Back in 2009, Microsoft introduced the “Browser Ballot Screen” to keep the European Commission (EU) happy following anti-trust violations. The EU was happy with at this point and the ballot screen was pushed out via Windows Update to XP and Vista and Windows 7 in 2010. When Windows 7 was released, the ballot choice was notably, but in most cases thankfully absent.
Now the EU is charging Microsoft with not providing that choice for users of the Windows 7 OS from launch. Microsoft acknowledged the “technical error” that caused the choice to be absent from the OS, but not before the EU picked up the issue. In July the EU said that Microsoft had not complied with their order from February 2011.
It was announced at the start of September that Microsoft would be introducing the Browser Ballot Screen in Windows 8, much to the disdain of a number of users. If fined, Microsoft could have to hand over up to 10% of their global turnover.
[Update] It's been pointed out in the comments, and rightly so that neither Apple or Google are under any pressure to add a similar screen into their OS. OS X and iOS have Safari as standard and Android, on phones, tablets and Chromebooks have Chrome. While yes, Microsoft could be creating a monopoly in the browser market, it's hardly their fault that 90% of the OS' installed are Windows. It's also common knowledge that users are more than able to download and install another browser, if they so wish.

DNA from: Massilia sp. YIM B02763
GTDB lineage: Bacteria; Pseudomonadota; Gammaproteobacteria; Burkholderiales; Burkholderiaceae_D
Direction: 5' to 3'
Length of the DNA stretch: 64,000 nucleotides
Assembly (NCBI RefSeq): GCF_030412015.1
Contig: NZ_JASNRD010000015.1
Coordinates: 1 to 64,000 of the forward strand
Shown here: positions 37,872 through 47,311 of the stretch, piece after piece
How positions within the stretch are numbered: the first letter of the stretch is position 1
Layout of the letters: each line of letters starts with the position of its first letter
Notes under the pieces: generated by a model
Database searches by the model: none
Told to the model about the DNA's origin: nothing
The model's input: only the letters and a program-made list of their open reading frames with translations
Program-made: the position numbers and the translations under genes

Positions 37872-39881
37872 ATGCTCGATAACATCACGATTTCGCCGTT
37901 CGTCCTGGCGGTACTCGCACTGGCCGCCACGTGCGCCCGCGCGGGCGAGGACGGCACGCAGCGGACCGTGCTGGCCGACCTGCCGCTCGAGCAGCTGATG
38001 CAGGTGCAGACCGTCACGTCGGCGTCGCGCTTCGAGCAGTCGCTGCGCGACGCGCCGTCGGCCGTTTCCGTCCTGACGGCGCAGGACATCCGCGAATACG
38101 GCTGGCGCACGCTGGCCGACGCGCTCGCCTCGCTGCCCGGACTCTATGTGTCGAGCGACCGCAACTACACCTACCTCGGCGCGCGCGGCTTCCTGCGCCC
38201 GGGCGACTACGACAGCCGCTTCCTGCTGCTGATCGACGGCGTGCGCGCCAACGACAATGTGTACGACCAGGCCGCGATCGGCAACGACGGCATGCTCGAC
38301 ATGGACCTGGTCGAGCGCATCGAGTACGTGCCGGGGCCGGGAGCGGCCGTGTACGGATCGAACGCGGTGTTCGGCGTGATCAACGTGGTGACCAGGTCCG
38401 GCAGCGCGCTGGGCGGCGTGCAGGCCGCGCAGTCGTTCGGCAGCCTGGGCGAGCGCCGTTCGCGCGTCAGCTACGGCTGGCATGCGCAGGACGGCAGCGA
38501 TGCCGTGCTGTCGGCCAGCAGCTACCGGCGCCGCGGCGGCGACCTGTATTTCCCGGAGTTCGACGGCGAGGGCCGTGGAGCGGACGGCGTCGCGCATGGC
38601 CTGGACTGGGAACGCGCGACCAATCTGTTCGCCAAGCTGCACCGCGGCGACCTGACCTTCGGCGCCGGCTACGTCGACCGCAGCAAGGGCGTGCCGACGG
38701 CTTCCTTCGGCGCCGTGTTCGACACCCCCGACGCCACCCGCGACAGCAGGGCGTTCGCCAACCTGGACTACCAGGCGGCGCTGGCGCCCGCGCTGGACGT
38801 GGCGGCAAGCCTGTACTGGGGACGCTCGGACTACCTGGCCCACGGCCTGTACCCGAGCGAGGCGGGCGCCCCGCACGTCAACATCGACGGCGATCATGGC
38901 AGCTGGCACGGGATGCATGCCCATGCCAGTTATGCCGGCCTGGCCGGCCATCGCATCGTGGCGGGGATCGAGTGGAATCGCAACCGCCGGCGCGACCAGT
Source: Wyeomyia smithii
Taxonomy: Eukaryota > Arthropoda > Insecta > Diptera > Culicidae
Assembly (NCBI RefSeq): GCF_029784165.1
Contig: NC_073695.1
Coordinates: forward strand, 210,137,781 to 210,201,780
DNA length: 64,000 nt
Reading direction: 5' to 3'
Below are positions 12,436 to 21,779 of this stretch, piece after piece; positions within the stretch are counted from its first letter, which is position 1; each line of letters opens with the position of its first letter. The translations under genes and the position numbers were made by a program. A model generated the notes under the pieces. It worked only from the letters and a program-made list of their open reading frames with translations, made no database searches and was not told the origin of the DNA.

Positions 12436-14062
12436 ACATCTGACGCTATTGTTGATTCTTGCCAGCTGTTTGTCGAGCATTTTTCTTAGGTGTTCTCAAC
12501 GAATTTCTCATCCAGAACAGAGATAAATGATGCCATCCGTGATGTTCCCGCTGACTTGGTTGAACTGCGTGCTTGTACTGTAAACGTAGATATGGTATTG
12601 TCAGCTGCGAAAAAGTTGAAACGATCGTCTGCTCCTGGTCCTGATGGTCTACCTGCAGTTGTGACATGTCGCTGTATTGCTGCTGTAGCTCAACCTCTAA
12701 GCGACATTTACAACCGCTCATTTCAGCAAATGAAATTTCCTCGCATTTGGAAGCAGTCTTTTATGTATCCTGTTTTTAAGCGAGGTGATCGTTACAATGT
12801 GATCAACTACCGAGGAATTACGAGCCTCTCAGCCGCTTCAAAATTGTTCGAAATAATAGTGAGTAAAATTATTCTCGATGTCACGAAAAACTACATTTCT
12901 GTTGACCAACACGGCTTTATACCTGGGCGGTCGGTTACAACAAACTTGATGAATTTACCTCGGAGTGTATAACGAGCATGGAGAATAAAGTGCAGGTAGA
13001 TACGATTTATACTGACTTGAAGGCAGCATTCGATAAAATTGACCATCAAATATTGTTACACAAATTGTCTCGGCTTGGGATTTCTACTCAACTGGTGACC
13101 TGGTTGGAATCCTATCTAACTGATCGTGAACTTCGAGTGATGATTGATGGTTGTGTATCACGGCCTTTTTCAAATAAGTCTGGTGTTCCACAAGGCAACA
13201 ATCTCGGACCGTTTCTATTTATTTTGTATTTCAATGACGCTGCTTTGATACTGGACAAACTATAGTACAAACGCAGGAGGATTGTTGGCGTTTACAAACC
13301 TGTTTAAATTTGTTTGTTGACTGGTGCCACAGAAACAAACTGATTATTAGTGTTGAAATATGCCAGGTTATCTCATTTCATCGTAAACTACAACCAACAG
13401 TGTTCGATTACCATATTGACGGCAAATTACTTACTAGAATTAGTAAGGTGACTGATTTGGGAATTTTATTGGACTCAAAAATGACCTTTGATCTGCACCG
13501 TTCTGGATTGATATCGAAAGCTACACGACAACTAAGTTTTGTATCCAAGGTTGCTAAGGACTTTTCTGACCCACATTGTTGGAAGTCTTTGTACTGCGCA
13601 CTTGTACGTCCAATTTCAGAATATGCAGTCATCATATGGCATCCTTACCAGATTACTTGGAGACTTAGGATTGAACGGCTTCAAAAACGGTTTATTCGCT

Microsoft are almost victims of their own success; Android resides on more than 50% of smartphones, but we can't see them getting a browser ballot screen. The same goes for the iPhone, with more than 30% of the market. So if Microsoft has to introduce this into their Windows OS for desktops and laptops, why not the Windows Phone OS? At the moment, Windows Phone only controls around 5% of the mobile OS market, so is there a certain figure that you need to hit before you're being hauled over hot coals and accused of anti-trust violations? Google and Apple, let this be a warning to you both.